Linear Structure: Subplot

Mech Heart HiRes copy 2

A subplot is a smaller story within the main plot.

Every subplot is a story with a protagonist and an antagonist (not necessarily the protagonist and antagonist of the main plot) who are in a struggle to achieve their goals. The difference between the main plot and the subplot is that the main plot is the story that the reader invests in; the subplot is a shorter story that supports and adds layers to the main plot.

One way subplots serve the main plot is in echoing its theme or conflict; another is serving as a foil to the main plot by contrasting with it. But a subplot has to do more than subtext, it also has to materially influence the main plot.

Subplots should be plotted in the same way as the main plot with the subplot scenes (usually those scenes with the subplot protagonist as the POV character) distributed evenly across the acts, beginning after the main plot has been introduced and ending before the main plot ends, often in the third act as the subplot merges completely with the main plot. (See Merging Plot and Subplot on Argh Ink for more explanation.)

EXAMPLE: Remember Jane, the tightrope walker who wanted to be queen of the circus but was attacked by bats, a Nopefish, and a bomb? That was the main plot:

 

Jane's Master Plot

But if we look at Jane’s plot in detail, we can see there’s a subplot that serves it so well that it can’t be removed from her story:
Act One

00005-Wake Up Call

Act Two

Act Three

Act Four

Resolution

The Nopefish’s subplot echoes Jane’s plot in theme: they both let fear hold them back. It also contrasts with Jane’s plot because Jane works to overcome her fear while the Nopefish lets his fear rule him. But the most important thing about the Nopefish’s subplot is how integral it is to Jane’s plot. It’s Jane’s story, but Jane’s story would be impossible without the Nopefish’s secondary story.

A subplot’s first purpose is to serve the main plot, but it should be a compelling story on its own.

Troubleshooting If your story seems overlong and unfocused, try taking your subplots out one at a time and looking at your story as a whole again. Any subplot that can be removed from the story without affecting the main plot should be cut; your story will feel more unified without it.

For other posts in this unit, see The Structure Unit Table of Contents.

12 thoughts on “Linear Structure: Subplot

  1. carolc says:

    Perfect! I know I sound like a broken record, but here I go again – this explanation makes sense. The examples are key for me, and the troubleshooting tip on this one was a light bulb moment. Thanks, Jenny!

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    • I wasn’t sure about the examples. For one thing, they’re ludicrous, but they’re also kind of elaborate. The problem is, subplots are elaborate, so I’m kind of stuck.

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      • carolc says:

        No, no. There’s just enough detail to be clear, without so much it becomes confusing. I’ve never seen an explanation of subplots that made so much sense.

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  2. This is a fabulous explanation. I’ve been fuzzy about why some of the people are showing up in my stories. Now I have a clearer picture of what to do when I go back and evaluate. Having a plan to analyze it _later_ helps me relax during the drafting stage.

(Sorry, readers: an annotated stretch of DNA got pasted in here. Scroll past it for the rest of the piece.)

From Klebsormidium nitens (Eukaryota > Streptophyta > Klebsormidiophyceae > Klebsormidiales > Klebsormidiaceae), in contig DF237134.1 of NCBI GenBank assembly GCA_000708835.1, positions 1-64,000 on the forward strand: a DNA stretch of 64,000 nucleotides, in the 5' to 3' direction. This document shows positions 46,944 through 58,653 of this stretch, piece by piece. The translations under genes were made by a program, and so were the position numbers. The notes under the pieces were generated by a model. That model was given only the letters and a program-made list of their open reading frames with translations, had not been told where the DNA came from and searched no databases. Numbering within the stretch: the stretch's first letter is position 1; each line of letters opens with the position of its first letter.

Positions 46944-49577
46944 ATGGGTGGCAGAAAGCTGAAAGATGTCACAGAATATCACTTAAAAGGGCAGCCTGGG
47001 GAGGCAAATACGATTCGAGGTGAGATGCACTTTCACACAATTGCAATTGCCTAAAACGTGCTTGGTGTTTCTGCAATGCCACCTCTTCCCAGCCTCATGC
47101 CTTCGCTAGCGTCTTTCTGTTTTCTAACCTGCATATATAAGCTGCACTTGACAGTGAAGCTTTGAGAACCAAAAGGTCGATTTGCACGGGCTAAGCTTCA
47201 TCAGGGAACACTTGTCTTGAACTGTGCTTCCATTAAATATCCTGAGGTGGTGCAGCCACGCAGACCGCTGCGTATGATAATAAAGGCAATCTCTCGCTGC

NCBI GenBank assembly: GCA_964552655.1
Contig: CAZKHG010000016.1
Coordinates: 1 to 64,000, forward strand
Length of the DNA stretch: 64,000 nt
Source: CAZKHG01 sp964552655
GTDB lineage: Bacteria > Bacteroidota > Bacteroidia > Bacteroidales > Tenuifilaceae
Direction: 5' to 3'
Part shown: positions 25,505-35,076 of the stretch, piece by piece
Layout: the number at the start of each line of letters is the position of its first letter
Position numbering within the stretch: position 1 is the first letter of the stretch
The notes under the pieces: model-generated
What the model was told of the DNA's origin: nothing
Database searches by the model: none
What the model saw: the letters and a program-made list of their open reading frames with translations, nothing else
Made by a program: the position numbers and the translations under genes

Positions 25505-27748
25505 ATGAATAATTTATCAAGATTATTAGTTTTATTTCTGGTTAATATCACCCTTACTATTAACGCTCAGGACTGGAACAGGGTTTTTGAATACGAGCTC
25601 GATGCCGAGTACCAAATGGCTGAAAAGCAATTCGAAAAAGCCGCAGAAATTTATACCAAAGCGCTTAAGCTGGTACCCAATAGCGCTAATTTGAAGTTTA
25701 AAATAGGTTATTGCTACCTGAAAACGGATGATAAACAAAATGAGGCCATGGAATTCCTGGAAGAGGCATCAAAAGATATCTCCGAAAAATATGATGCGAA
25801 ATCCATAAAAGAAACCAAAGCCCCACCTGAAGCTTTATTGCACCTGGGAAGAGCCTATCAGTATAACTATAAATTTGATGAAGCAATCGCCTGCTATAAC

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  3. I’m a fan of using your books as examples but here the tightrope walker and the Nopefish works really well. Because the example is so out there, it’s also really clear. Like someone wearing neon clothes with arrow jewelry. And I need that, so thanks:)

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  4. Well explained. Think the subplot feeding the main plot is key.

    Do think there are stories out there, though, where the subplot (or subplot characters) can overshadow or just plain be more interesting than the main plot. Not necessarily a case of the subplot overfeeding the main plot, just outshining it.

    When that happens, I often wonder how the writer could have fixed it. Or if maybe it was a sign he or she just fell for the subplot more somewhere along the line. Or maybe created two main plots with one just masquerading as a subplot. Either way, a bit of a related but different challenge I think when it comes to subplot troubleshooting.

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    • Peggy Larkin says:

      I think sometimes the subplot’s more interesting because the characters are more attractive/compelling/interesting–like here, perhaps I pity the nopefish but am just not that interested in wimpy Jane, whose fear is holding her back. (I often find that if I have trouble connecting to the protagonist, that’s when the subplots start to interest me more than the main plot.)

      I’m working on a story that could use some subplots, so now I’m off to go figure out what they might be.

      As usual, this website has inspired me and it’s back to the drawing board with my newfound knowledge! Thanks, Jenny!

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    • I think writers tend not to over-think subplots. The main plot carries so much weight that we tend to play it safe, but in the subplot, there’s a lot more room to swing. A romantic subplot doesn’t have to have a happy ending. A subplot protagonist doesn’t have to fascinate the reader. A subplot antagonist doesn’t have to shape an entire novel. Lots more freedom.

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